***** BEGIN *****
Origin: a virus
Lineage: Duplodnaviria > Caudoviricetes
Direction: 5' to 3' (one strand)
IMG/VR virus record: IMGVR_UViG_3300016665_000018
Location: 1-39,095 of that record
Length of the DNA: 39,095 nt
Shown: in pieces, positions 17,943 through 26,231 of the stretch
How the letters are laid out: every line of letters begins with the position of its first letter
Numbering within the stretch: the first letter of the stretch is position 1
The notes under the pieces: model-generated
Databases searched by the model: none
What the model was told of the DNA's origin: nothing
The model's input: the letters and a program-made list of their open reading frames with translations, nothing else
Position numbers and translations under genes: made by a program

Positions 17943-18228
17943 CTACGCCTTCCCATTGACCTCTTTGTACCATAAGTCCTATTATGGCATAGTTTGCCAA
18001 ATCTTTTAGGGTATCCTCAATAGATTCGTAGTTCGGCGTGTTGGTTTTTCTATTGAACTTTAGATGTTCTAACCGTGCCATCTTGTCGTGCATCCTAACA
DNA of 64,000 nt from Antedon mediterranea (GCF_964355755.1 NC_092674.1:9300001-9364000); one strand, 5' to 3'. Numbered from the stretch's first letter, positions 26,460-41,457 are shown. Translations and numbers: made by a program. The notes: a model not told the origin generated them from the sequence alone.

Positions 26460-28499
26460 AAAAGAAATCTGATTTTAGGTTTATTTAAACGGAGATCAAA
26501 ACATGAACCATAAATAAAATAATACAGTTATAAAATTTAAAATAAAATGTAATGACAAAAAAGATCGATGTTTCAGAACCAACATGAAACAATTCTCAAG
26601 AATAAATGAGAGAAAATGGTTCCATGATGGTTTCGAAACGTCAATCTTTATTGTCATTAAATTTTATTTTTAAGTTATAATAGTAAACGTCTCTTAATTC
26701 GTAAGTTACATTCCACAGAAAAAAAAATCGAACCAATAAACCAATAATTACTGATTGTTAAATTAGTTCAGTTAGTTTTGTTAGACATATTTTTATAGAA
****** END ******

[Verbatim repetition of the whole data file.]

Origin: a virus
Lineage: Duplodnaviria > Caudoviricetes
Direction: 5' to 3' (one strand)
IMG/VR virus record: IMGVR_UViG_3300016665_000018
Location: 1-39,095 of that record
Length of the DNA: 39,095 nt
Shown: in pieces, positions 17,943 through 26,231 of the stretch
How the letters are laid out: every line of letters begins with the position of its first letter
Numbering within the stretch: the first letter of the stretch is position 1
The notes under the pieces: model-generated
Databases searched by the model: none
What the model was told of the DNA's origin: nothing
The model's input: the letters and a program-made list of their open reading frames with translations, nothing else
Position numbers and translations under genes: made by a program

Positions 17943-18228
17943 CTACGCCTTCCCATTGACCTCTTTGTACCATAAGTCCTATTATGGCATAGTTTGCCAA
18001 ATCTTTTAGGGTATCCTCAATAGATTCGTAGTTCGGCGTGTTGGTTTTTCTATTGAACTTTAGATGTTCTAACCGTGCCATCTTGTCGTGCATCCTAACA
DNA of 64,000 nt from Antedon mediterranea (GCF_964355755.1 NC_092674.1:9300001-9364000); one strand, 5' to 3'. Numbered from the stretch's first letter, positions 26,460-41,457 are shown. Translations and numbers: made by a program. The notes: a model not told the origin generated them from the sequence alone.

Positions 26460-28499
26460 AAAAGAAATCTGATTTTAGGTTTATTTAAACGGAGATCAAA
26501 ACATGAACCATAAATAAAATAATACAGTTATAAAATTTAAAATAAAATGTAATGACAAAAAAGATCGATGTTTCAGAACCAACATGAAACAATTCTCAAG
26601 AATAAATGAGAGAAAATGGTTCCATGATGGTTTCGAAACGTCAATCTTTATTGTCATTAAATTTTATTTTTAAGTTATAATAGTAAACGTCTCTTAATTC
26701 GTAAGTTACATTCCACAGAAAAAAAAATCGAACCAATAAACCAATAATTACTGATTGTTAAATTAGTTCAGTTAGTTTTGTTAGACATATTTTTATAGAA